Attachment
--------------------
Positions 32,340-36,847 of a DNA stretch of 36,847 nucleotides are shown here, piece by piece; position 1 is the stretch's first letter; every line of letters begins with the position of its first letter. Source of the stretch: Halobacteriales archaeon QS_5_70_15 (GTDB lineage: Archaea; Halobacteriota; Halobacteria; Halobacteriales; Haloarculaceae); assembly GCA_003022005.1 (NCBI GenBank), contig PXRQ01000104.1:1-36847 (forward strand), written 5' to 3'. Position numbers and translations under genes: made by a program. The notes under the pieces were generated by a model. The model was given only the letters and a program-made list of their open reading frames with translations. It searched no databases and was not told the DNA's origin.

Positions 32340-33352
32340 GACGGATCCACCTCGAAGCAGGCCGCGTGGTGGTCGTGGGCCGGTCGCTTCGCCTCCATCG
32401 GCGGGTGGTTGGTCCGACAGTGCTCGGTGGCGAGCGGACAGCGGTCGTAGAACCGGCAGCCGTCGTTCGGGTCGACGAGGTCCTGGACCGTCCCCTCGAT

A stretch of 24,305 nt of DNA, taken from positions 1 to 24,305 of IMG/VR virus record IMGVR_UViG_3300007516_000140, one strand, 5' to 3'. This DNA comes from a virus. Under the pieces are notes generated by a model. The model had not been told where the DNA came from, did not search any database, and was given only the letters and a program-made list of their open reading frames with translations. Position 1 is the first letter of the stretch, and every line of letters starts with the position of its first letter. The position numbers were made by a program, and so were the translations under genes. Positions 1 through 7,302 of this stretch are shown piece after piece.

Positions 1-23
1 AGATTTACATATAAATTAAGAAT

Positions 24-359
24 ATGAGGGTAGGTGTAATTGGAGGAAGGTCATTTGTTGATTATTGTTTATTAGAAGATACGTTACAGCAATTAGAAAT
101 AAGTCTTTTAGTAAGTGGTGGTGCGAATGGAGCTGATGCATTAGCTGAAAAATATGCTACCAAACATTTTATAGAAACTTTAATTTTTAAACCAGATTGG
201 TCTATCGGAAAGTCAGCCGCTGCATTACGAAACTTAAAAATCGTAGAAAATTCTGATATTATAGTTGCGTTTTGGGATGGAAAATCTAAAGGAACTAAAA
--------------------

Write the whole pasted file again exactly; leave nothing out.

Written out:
Positions 32,340-36,847 of a DNA stretch of 36,847 nucleotides are shown here, piece by piece; position 1 is the stretch's first letter; every line of letters begins with the position of its first letter. Source of the stretch: Halobacteriales archaeon QS_5_70_15 (GTDB lineage: Archaea; Halobacteriota; Halobacteria; Halobacteriales; Haloarculaceae); assembly GCA_003022005.1 (NCBI GenBank), contig PXRQ01000104.1:1-36847 (forward strand), written 5' to 3'. Position numbers and translations under genes: made by a program. The notes under the pieces were generated by a model. The model was given only the letters and a program-made list of their open reading frames with translations. It searched no databases and was not told the DNA's origin.

Positions 32340-33352
32340 GACGGATCCACCTCGAAGCAGGCCGCGTGGTGGTCGTGGGCCGGTCGCTTCGCCTCCATCG
32401 GCGGGTGGTTGGTCCGACAGTGCTCGGTGGCGAGCGGACAGCGGTCGTAGAACCGGCAGCCGTCGTTCGGGTCGACGAGGTCCTGGACCGTCCCCTCGAT

A stretch of 24,305 nt of DNA, taken from positions 1 to 24,305 of IMG/VR virus record IMGVR_UViG_3300007516_000140, one strand, 5' to 3'. This DNA comes from a virus. Under the pieces are notes generated by a model. The model had not been told where the DNA came from, did not search any database, and was given only the letters and a program-made list of their open reading frames with translations. Position 1 is the first letter of the stretch, and every line of letters starts with the position of its first letter. The position numbers were made by a program, and so were the translations under genes. Positions 1 through 7,302 of this stretch are shown piece after piece.

Positions 1-23
1 AGATTTACATATAAATTAAGAAT

Positions 24-359
24 ATGAGGGTAGGTGTAATTGGAGGAAGGTCATTTGTTGATTATTGTTTATTAGAAGATACGTTACAGCAATTAGAAAT
101 AAGTCTTTTAGTAAGTGGTGGTGCGAATGGAGCTGATGCATTAGCTGAAAAATATGCTACCAAACATTTTATAGAAACTTTAATTTTTAAACCAGATTGG
201 TCTATCGGAAAGTCAGCCGCTGCATTACGAAACTTAAAAATCGTAGAAAATTCTGATATTATAGTTGCGTTTTGGGATGGAAAATCTAAAGGAACTAAAA